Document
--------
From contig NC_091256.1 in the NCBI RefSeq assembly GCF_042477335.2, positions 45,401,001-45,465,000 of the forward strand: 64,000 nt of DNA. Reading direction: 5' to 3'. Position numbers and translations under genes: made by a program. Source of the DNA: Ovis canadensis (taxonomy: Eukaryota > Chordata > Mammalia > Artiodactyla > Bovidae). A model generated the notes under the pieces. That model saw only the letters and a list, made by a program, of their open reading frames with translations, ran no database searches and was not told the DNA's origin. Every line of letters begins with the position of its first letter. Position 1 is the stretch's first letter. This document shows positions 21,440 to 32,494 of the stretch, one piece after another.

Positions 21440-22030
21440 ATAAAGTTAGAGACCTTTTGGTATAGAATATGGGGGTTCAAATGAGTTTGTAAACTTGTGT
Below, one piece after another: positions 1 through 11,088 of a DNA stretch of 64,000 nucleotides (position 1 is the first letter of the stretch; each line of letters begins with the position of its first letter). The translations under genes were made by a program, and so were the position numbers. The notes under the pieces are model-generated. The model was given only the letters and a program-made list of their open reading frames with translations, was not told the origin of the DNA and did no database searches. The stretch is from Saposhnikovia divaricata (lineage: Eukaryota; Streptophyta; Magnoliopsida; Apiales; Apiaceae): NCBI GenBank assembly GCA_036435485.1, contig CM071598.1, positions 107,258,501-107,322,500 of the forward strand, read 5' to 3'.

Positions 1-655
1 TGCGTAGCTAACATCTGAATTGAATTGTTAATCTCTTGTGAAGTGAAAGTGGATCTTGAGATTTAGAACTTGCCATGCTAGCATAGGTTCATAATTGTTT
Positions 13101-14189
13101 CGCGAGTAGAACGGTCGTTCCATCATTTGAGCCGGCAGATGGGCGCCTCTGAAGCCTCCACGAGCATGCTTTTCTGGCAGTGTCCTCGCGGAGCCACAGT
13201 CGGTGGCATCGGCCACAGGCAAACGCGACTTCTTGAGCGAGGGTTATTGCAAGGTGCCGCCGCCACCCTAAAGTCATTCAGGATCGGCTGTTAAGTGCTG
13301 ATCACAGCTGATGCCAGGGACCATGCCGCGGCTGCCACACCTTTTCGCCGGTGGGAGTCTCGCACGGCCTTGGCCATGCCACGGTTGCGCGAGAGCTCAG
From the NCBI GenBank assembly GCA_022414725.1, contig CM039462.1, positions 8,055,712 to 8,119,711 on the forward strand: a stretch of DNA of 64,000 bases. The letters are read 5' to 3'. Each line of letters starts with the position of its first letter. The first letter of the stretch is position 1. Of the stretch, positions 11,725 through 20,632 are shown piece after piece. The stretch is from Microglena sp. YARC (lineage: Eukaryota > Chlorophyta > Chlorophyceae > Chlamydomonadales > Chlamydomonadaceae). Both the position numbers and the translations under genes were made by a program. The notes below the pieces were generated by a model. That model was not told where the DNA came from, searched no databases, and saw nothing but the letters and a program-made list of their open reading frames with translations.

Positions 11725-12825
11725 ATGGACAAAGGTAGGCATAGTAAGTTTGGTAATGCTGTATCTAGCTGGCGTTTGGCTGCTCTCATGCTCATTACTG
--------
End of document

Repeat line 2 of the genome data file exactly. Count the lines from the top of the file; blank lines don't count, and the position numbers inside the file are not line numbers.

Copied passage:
Positions 21440-22030